Socioeconomic position and prediagnostic health care contacts in children with cancer in Denmark: a nationwide register study
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BMC cancer. 2021 Oct 14;21(1):1104. doi: 10.1186/s12885-021-08837-x.
BACKGROUND: While the underlying mechanisms and pathways of social inequalities in cancer survival have been extensively studied in adults, this is less so for children with cancer. Presumed mechanisms include prediagnostic use of and navigation through the health care system, which may differ according to the socioeconomic resources of the families. In this nationwide registry-based study, we investigated the association between measures of the socioeconomic position of the family in relation to prediagnostic health care contacts and the stage of disease at diagnosis in children with cancer in Denmark.
METHODS: We identified all children with cancer aged 0-15 years in 1998-2016 (N = 3043) from the Danish Child Cancer Registry. We obtained extensive information on measures of socioeconomic position, parental health and prediagnostic contacts with both general practitioners and hospitals 24 months prior to diagnosis from several national registries. We fitted multivariate conditional logistic regression models for the association of socioeconomic and health-related family variables with firstly frequent care contacts and secondly advanced stage.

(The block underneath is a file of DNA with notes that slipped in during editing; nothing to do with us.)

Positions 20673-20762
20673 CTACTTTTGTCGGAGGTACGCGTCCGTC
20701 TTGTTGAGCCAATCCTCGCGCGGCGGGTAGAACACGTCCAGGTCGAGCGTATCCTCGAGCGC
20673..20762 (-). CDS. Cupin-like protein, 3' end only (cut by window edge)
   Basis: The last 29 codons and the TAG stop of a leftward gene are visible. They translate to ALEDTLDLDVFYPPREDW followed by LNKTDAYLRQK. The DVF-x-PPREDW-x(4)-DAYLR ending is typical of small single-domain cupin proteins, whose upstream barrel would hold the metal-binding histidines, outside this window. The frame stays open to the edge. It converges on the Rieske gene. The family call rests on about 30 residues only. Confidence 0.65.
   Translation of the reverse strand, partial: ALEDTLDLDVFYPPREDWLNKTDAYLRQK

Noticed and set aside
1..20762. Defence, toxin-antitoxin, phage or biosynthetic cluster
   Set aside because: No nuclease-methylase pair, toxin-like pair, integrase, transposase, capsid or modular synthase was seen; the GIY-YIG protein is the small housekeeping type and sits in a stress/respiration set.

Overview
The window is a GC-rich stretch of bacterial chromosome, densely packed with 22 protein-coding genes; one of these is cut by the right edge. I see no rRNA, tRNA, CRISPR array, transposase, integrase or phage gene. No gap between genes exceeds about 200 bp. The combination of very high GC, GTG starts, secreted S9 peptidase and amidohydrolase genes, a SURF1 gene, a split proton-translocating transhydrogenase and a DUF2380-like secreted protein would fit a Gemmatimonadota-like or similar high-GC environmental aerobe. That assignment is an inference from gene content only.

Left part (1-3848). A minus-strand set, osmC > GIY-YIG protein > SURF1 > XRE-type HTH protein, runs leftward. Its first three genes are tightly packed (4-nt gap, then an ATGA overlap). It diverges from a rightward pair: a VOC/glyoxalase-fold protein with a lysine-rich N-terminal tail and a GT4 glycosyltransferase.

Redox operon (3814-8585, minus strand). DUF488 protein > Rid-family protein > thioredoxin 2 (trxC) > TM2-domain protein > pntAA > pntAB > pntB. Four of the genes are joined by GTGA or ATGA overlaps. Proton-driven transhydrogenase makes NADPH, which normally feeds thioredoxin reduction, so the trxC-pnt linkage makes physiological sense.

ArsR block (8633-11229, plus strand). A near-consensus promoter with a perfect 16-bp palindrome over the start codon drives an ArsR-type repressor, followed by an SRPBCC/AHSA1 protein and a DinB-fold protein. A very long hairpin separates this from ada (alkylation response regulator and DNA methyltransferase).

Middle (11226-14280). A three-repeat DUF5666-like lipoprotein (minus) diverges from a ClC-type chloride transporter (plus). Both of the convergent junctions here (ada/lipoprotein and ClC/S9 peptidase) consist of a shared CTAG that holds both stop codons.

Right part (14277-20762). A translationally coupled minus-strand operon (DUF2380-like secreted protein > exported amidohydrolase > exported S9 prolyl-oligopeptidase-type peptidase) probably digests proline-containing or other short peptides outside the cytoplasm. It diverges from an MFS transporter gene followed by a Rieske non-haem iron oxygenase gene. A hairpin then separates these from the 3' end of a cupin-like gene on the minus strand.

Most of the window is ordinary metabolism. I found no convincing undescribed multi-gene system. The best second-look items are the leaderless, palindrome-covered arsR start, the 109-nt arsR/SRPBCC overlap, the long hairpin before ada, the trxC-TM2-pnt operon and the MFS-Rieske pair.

RESULTS: We found higher odds ratios (OR) of frequent contacts with both general and emergency health care in the last 3 months before diagnosis in children from households with a short parental education and a mixed affiliation with the labor market, compared with children with high socioeconomic family position . Furthermore, children of parents with depression or of non-Western descent, respectively, had a higher OR for frequent general contact and emergency contacts. We found no association between socioeconomic position, parental health and disease stage.
CONCLUSION: Families with socioeconomic disadvantage, non-Western descent, or depression are more likely to use prediagnostic health care, both in general and in the acute setting, indicating that some underprivileged families have difficulty navigating the health care system when their child is ill. Reassuringly, this was not reflected in differences in stage at diagnosis. In order to improve the diagnostic process and possibly reduce care contacts, attention and support should be given in a short time to families with many care contacts.
PMID:34649500 | DOI:10.1186/s12885-021-08837-x